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Civil War Harper's Weekly, November 23, 1861

The Son of the South WEB site contains online, readable versions of all the Harper's Weekly newspapers printed during the Civil War. We hope you will sit back, relax, and really dive into this incredible Civil War resource. These pages show you the war unfold, and you can follow it just as the people of the day did.

 

(Scroll Down to see entire page, or Newspaper Thumbnails will take you to the page of interest.)

 

Missouri

Missouri in the Civil War

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War in Kentucky

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Dougherty

Colonel Daugherty

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NOVEMBER 23, 1861.]

HARPER'S WEEKLY.

741

COLONEL DOUGHERTY, OF THE TWENTY-SECOND REGIMENT ILLINOIS VOLUNTEERS. FROM A SKETCH BY M. BILL TRAVIS.-

[SEE PAGE 751.]

OUR MAP OF SOUTH CAROLINA.

WE publish herewith a CHART MAP OF SOUTH CAROLINA, which will be interesting at the present time. The tint, by its depth of shade, represents the comparative percentage of colored people—free and slave—to the aggregate population. The figures placed in the middle of each district show the relative number of colored population to the 100 of the whole inhabitants. Thus in Barnwell District will be found 53, which signifies that in every 100 inhabitants in that district 53 are colored people, nearly all of whom are slaves.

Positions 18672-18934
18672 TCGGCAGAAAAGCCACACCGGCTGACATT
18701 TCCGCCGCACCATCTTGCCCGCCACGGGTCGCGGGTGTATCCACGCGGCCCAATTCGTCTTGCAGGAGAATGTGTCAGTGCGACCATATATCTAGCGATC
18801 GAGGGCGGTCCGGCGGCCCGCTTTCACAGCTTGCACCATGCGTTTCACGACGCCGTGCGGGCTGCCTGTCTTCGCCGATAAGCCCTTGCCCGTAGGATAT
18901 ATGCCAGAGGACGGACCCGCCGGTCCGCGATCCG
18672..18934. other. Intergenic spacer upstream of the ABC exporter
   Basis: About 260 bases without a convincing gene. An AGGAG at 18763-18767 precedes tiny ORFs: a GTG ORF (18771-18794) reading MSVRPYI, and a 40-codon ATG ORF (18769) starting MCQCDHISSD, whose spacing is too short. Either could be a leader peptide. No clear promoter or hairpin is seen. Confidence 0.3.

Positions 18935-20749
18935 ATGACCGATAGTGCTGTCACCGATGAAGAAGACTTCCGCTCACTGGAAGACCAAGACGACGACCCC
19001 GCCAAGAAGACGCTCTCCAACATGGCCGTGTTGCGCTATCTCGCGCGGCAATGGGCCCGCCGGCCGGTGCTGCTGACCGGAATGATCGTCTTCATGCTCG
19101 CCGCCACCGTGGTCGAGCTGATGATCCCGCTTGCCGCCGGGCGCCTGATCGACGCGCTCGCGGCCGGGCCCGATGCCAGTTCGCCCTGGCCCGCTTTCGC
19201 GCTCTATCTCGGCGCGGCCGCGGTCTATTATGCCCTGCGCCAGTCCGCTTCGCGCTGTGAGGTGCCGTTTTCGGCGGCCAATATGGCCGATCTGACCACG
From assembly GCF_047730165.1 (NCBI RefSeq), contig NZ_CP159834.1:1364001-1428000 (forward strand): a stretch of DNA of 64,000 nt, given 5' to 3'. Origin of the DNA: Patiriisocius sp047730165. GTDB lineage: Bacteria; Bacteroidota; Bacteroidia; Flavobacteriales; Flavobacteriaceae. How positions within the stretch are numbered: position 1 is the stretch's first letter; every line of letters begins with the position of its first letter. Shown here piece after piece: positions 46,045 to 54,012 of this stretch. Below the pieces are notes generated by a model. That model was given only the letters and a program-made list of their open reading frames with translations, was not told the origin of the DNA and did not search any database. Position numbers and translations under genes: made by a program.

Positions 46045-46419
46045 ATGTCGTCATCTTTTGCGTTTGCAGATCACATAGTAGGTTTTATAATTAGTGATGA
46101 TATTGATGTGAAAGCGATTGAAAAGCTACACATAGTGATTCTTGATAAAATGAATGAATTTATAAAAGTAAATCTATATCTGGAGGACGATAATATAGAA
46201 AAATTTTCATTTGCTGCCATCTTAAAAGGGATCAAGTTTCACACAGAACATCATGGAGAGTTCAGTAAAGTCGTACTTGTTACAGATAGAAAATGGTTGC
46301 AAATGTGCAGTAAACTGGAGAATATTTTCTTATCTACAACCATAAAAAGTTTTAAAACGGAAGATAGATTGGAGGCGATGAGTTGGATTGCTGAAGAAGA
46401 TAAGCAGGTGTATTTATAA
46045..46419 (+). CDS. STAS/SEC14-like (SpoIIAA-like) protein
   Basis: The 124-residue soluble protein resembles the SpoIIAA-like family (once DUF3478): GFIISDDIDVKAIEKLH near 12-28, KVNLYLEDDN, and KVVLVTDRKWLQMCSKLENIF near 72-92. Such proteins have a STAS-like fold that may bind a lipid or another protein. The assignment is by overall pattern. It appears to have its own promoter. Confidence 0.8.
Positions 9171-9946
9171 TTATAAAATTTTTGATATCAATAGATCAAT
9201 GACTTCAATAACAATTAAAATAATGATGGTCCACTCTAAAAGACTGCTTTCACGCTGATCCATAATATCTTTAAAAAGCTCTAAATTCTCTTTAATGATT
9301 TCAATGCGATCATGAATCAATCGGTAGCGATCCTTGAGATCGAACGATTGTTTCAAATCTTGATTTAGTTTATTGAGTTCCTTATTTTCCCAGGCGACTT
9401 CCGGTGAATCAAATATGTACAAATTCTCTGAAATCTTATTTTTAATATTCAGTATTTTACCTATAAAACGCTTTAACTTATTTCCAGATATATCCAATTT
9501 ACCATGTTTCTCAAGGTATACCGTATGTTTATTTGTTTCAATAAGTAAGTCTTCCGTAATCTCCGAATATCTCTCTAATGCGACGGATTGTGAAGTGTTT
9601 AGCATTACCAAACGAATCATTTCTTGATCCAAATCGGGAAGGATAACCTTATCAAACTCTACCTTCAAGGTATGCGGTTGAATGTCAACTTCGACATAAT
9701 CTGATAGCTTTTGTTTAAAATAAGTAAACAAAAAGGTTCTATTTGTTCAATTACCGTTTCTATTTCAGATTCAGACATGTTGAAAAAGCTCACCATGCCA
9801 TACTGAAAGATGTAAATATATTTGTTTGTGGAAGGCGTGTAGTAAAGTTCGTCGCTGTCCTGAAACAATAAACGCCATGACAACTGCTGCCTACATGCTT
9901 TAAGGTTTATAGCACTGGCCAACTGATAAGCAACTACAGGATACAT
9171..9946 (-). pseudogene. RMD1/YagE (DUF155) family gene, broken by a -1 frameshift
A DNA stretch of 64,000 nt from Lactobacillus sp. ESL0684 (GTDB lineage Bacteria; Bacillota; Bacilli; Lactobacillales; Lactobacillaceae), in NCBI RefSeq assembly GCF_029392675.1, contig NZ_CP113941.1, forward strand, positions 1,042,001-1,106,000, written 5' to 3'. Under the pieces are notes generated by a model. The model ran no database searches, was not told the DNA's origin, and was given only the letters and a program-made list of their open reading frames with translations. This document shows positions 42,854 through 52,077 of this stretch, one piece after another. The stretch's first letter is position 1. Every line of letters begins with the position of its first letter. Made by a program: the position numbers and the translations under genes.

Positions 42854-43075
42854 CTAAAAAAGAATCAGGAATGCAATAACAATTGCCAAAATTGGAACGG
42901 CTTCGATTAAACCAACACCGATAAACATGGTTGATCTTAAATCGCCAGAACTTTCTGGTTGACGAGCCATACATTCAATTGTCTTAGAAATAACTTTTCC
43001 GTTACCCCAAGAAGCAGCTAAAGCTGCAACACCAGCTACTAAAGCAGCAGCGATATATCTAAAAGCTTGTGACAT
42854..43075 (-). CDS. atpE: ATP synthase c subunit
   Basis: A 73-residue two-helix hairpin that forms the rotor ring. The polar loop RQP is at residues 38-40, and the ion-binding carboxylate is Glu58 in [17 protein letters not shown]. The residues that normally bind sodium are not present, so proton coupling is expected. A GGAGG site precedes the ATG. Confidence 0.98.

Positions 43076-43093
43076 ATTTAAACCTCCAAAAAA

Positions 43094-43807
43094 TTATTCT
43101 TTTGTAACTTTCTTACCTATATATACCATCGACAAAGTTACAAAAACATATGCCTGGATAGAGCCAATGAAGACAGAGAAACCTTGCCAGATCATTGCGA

In Georgetown, Charleston, Colleton, and Beaufort Districts are several parishes, in which more than 90 per cent of the inhabitants are slaves. In Lower All-Saints parish, Georgetown District, the population is reported to be 222 whites, no free negroes, and 6468 slaves. In the parish of St. Luke, lying west of Broad River, in Beaufort District, the population is 88 slaves to 12 whites. In the city of Charleston the colored population was 53 per cent., six-sevenths of which were free colored people. Only 53 per cent. in the city reduces the percentage of the whole District to 65 per cent., although in the parishes of St. James, Santee, St. Thomas, St. Andrews, and St. Johns, which lie toward the coast, more than 90 per cent. of the inhabitants are slaves.

The white-dotted lines are railroads in South Carolina. The white round dots represent the location of the Court-houses, which in general are named the same as the District. The Districts of South Carolina are similar to the Counties in other States

GENERAL HUNTER, COMMANDING OUR ARMY IN MISSOURI. PHOTOGRAPHED BY BRADY.-[SEE PAGE 738.]

MAP OF SOUTH CAROLINA, SHOWING THE PROPORTION OF SLAVES IN EACH COUNTY.

Colonel Dougherty
General Hunter
Slave Map
Slave Map

 

 

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